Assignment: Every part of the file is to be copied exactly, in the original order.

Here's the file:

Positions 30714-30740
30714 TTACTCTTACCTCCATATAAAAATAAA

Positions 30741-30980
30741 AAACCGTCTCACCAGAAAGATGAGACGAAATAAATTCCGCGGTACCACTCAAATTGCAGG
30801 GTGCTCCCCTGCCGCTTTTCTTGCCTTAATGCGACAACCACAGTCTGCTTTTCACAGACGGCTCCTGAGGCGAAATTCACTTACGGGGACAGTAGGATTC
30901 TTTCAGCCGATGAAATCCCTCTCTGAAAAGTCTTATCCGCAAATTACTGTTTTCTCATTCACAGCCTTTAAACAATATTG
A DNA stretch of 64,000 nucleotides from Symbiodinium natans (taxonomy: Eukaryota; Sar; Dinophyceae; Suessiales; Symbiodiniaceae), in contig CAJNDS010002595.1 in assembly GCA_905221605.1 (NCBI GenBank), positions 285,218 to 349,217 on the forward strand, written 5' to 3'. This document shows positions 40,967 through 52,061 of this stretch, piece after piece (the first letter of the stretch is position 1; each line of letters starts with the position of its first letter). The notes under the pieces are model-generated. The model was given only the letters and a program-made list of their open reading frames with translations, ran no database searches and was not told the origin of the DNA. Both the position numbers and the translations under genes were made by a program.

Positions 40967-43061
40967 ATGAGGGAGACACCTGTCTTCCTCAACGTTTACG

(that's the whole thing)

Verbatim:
Positions 30714-30740
30714 TTACTCTTACCTCCATATAAAAATAAA

Positions 30741-30980
30741 AAACCGTCTCACCAGAAAGATGAGACGAAATAAATTCCGCGGTACCACTCAAATTGCAGG
30801 GTGCTCCCCTGCCGCTTTTCTTGCCTTAATGCGACAACCACAGTCTGCTTTTCACAGACGGCTCCTGAGGCGAAATTCACTTACGGGGACAGTAGGATTC
30901 TTTCAGCCGATGAAATCCCTCTCTGAAAAGTCTTATCCGCAAATTACTGTTTTCTCATTCACAGCCTTTAAACAATATTG
A DNA stretch of 64,000 nucleotides from Symbiodinium natans (taxonomy: Eukaryota; Sar; Dinophyceae; Suessiales; Symbiodiniaceae), in contig CAJNDS010002595.1 in assembly GCA_905221605.1 (NCBI GenBank), positions 285,218 to 349,217 on the forward strand, written 5' to 3'. This document shows positions 40,967 through 52,061 of this stretch, piece after piece (the first letter of the stretch is position 1; each line of letters starts with the position of its first letter). The notes under the pieces are model-generated. The model was given only the letters and a program-made list of their open reading frames with translations, ran no database searches and was not told the origin of the DNA. Both the position numbers and the translations under genes were made by a program.

Positions 40967-43061
40967 ATGAGGGAGACACCTGTCTTCCTCAACGTTTACG